Rusty gum facts for kids
Quick facts for kidsRusty gum
|Angophora leiocarpa in the Pilliga Nature Reserve|
|Occurrence data from AVH|
Angophora leiocarpa, commonly known as rusty gum, is a species of small to medium-sized tree that is endemic to eastern Australia. It has smooth bark on the trunk and branches, lance-shaped adult leaves, flower buds usually in groups of three, white or creamy white flowers and smooth barrel-shaped to cup-shaped fruit.
Angophora leiocarps is a tree that typically grows to a height of 25 m (82 ft) and forms a lignotuber. It has smooth pink to orange or greyish bark that is shed is small patches. Young plants and coppice regrowth have sessile leaves that are narrow lance-shaped, 45–140 mm (1.8–5.5 in) long and 7–28 mm (0.28–1.10 in) wide with a stem-clasping base, and arranged in opposite pairs. Adult leaves are also arranged in opposite pairs, lance-shaped or curved, 55–160 mm (2.2–6.3 in) long and 6–25 mm (0.24–0.98 in) wide tapering to a petiole 6–15 mm (0.24–0.59 in) long. The flower buds are arranged on the ends of branchlets on a branched, glabrous peduncle 9–32 mm (0.35–1.26 in) long, each branch of the peduncle with three, rarely seven buds, on pedicels 3–8 mm (0.12–0.31 in) long. Mature buds are globe-shaped, 4–7 mm (0.16–0.28 in) long and 4–6 mm (0.16–0.24 in) wide with a smooth to slightly ribbed floral cup and petals about 3 mm (0.12 in) long and 3–4 mm (0.12–0.16 in) wide. Flowering has been observed from November to February and the fruit is a thin-walled, barrel-shaped to cup-shaped capsule 10–15 mm (0.39–0.59 in) long and 7–12 mm (0.28–0.47 in) wide with the valves enclosed in the fruit.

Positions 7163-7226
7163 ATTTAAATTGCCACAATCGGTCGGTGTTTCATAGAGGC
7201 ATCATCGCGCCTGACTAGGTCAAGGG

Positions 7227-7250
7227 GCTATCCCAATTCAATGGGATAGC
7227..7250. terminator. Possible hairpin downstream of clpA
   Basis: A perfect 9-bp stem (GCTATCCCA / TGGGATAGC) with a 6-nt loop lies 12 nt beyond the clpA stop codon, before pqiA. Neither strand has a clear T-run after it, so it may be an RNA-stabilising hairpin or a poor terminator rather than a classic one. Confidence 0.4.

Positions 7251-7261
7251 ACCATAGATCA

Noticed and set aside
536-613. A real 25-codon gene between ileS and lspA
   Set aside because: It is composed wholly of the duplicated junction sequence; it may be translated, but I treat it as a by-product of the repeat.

Taxonomy and naming
Rusty gum was first formally described in 1986 by Gregory John Leach from an unpublished description by Lawrie Johnson and given the name Angophora costata subsp. leiocarpa from specimens collected near Warialda High School in 1976. In 1988 Kevin Thiele and Pauline Ladiges raised it to species status as Angophora leiocarpa. The specific epithet (leiocarpa) is derived from the ancient Greek leios meaning "smooth" and karpon meaning "fruit", distinguishing this Angophora from others in the genus.
Distribution and habitat
Angophora leiocarpa grows in open forest on sandstone hills and outcrops from Blackall and Mackay in Queensland, south to Narrabri and Grafton in New South Wales.